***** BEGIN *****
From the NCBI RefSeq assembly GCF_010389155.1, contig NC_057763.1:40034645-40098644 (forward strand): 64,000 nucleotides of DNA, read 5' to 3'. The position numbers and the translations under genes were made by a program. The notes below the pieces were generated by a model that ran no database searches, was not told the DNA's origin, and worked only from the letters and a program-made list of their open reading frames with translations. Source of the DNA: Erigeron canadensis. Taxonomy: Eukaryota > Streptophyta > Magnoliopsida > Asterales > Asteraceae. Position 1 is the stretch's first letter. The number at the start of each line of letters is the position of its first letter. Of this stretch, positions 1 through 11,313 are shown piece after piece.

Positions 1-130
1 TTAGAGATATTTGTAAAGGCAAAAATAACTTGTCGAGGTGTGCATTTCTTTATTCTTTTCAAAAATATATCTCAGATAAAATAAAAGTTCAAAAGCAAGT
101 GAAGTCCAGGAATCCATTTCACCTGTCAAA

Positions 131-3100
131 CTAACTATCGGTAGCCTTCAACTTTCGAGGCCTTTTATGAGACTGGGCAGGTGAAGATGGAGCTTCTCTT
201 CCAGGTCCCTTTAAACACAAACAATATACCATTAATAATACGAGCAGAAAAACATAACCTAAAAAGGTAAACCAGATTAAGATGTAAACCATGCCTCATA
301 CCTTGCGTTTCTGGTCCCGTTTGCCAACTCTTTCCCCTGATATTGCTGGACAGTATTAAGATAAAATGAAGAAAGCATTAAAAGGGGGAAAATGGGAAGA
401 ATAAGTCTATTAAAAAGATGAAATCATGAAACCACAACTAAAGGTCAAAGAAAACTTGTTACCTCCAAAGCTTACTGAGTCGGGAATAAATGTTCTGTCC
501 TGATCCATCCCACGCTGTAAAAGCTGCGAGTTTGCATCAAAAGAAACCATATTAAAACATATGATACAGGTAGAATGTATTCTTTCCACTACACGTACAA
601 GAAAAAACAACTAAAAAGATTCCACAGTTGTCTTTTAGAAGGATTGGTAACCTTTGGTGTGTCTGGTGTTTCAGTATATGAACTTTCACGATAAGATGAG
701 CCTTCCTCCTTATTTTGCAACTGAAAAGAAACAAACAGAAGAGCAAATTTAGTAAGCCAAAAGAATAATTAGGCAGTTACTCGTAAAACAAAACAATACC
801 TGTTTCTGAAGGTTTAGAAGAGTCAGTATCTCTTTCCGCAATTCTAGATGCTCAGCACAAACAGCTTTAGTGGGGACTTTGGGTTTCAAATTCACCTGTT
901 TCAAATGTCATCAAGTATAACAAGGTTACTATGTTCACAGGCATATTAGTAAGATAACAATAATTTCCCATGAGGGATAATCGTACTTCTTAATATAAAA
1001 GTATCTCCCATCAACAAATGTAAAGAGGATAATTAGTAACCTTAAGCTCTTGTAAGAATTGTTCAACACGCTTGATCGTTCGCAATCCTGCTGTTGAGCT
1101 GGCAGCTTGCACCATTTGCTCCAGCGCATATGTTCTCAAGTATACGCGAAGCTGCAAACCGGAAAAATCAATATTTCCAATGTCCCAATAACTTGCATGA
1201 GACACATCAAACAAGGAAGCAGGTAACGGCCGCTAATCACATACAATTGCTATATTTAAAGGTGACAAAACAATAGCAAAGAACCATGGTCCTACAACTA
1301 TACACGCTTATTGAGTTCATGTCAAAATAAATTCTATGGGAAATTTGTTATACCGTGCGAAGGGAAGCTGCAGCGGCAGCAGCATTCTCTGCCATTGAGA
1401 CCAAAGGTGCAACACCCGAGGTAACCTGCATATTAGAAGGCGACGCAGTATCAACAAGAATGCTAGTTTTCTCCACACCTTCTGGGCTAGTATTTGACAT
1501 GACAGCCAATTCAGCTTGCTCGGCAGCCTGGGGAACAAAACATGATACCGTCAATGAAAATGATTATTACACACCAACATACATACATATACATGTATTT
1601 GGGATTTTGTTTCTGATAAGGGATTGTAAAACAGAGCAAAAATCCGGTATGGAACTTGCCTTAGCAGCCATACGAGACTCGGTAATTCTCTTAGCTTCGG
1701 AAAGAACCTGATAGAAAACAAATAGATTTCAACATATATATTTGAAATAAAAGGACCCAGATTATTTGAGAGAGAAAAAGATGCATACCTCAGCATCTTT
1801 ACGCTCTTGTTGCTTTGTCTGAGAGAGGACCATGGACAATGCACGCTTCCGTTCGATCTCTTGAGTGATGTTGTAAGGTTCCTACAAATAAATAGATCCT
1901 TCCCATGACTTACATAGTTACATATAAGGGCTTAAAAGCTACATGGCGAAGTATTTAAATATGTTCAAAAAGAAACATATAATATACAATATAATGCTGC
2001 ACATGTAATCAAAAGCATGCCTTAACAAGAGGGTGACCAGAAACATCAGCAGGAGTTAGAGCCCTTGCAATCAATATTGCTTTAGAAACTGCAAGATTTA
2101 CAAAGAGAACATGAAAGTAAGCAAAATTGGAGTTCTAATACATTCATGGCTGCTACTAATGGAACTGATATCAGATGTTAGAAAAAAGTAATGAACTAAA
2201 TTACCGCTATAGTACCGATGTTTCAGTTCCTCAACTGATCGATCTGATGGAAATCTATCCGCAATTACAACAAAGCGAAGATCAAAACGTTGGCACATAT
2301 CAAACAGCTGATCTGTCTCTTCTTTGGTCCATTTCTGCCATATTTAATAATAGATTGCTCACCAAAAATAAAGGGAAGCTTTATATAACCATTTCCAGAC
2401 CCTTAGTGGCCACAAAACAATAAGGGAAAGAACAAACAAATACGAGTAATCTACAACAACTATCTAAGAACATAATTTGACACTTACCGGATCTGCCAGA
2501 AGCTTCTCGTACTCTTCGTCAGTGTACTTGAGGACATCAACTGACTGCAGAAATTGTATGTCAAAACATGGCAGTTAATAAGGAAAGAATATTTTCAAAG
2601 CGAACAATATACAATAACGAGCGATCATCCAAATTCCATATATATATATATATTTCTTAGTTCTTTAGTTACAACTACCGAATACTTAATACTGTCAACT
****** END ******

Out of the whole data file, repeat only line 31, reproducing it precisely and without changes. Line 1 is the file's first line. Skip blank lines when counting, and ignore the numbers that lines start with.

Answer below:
2601 CGAACAATATACAATAACGAGCGATCATCCAAATTCCATATATATATATATATTTCTTAGTTCTTTAGTTACAACTACCGAATACTTAATACTGTCAACT